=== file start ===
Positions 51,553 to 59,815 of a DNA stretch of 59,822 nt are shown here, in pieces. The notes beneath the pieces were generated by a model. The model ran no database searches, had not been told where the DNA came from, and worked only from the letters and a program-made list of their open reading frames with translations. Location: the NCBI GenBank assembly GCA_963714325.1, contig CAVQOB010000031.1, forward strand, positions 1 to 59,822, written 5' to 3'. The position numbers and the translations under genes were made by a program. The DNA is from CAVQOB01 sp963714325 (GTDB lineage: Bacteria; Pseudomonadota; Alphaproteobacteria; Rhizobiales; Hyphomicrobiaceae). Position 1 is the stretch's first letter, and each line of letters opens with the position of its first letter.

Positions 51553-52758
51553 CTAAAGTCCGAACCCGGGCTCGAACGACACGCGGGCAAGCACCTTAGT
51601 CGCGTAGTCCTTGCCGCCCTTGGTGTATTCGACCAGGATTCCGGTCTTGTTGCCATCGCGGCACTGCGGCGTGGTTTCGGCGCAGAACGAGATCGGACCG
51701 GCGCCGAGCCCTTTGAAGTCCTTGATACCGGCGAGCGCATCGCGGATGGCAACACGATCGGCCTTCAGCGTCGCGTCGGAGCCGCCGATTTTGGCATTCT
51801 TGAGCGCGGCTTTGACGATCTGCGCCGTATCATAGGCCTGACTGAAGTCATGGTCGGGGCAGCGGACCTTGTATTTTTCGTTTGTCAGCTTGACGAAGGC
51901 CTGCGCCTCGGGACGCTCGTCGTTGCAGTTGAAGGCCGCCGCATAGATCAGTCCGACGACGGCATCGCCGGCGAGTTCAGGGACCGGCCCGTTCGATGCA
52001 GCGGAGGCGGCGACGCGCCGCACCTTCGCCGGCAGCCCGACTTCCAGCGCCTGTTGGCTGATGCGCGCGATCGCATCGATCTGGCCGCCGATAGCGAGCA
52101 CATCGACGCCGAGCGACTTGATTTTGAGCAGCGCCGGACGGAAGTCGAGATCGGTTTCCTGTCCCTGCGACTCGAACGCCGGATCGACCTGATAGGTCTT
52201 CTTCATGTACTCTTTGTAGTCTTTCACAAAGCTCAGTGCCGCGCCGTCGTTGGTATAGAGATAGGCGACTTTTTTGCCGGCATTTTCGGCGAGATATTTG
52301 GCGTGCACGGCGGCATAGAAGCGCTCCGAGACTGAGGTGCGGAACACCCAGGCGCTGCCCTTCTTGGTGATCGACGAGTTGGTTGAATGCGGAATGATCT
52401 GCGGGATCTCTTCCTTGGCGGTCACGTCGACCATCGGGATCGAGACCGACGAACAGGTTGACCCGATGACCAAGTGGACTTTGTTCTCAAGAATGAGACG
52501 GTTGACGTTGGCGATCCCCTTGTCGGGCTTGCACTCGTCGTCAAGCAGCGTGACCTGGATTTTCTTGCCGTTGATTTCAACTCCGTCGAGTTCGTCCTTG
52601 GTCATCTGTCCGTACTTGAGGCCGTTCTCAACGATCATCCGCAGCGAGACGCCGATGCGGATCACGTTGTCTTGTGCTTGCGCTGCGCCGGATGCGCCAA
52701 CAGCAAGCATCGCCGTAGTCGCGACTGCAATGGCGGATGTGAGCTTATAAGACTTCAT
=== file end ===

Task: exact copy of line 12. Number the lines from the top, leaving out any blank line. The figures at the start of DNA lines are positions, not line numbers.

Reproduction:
52401 GCGGGATCTCTTCCTTGGCGGTCACGTCGACCATCGGGATCGAGACCGACGAACAGGTTGACCCGATGACCAAGTGGACTTTGTTCTCAAGAATGAGACG